Dark Energy

[~]/destiny_dark_energy_nasaslashgsfc_revised.jpg
Artist rendition of Destiny space telescope. This telescope was designed
specifically to measure dark energy. Photo courtesy of NASA/GSFC. Public
Domain.



Astronomers who study the expansion of the universe are interested in finding out just how fast the universe is expanding. For years, the big question was whether the universe was expanding fast enough to overcome the attractive pull of gravity. If yes, then the universe would expand forever, although the expansion would slow down over time. If no, then the universe would someday start to contract, and eventually would get squeezed together in a big crunch, the opposite of the Big Bang.

Recently, however, these astronomers have made a strange discovery: the rate at which the universe is expanding is actually increasing. In other words, the universe is expanding faster now than ever before, and in the future it will expand even faster! This answers the old question: the universe will keep expanding forever. But it also proposes a perplexing new question: what is causing the expansion of the universe to accelerate?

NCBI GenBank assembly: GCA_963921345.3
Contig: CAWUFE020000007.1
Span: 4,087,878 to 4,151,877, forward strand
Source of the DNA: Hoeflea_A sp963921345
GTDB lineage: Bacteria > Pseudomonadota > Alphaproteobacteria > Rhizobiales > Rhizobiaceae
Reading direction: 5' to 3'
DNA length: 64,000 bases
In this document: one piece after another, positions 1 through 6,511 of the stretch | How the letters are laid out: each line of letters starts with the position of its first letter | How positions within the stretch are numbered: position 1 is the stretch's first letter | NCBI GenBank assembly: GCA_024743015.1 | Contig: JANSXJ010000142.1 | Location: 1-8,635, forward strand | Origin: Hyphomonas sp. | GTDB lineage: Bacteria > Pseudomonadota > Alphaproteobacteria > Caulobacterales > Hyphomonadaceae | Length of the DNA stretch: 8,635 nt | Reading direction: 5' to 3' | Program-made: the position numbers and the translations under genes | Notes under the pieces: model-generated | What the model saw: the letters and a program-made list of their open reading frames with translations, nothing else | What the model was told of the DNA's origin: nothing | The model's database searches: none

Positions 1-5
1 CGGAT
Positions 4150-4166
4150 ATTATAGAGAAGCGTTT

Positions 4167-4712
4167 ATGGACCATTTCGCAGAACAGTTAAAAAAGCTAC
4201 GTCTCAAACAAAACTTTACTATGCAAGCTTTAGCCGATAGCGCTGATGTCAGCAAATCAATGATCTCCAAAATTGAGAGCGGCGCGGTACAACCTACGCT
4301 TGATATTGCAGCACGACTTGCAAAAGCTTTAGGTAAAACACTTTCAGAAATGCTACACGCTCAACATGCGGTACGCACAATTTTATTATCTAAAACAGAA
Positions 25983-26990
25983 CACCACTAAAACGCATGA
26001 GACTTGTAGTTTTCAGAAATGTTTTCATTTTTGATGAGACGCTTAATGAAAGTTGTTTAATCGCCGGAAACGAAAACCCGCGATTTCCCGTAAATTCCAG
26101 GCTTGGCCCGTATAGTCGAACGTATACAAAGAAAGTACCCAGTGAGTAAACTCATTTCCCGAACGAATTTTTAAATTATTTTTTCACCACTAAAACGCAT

One possible hypothesis involves a new, as-yet-undiscovered form of energy called dark energy. We know even less about dark energy than we know about dark matter. However, some scientists believe that dark energy makes up more than half the total content of the universe. Other scientists have other hypotheses about why the universe is continuing to expand; the cause of the universe’s expansion is another unanswered question that scientists are researching.


Sources

David Bethel
http://ck12.org/flexr/assemble/?fid=732 (CC BY-SA)

Teachers' Domain, Dark Energy, published October 30, 2009, retrieved on July 14, 2010,
http://www.teachersdomain.org/resource/kqed09.sci.phys.matter.darkenergy/

Last modified: Thursday, 15 September 2011, 8:13 AM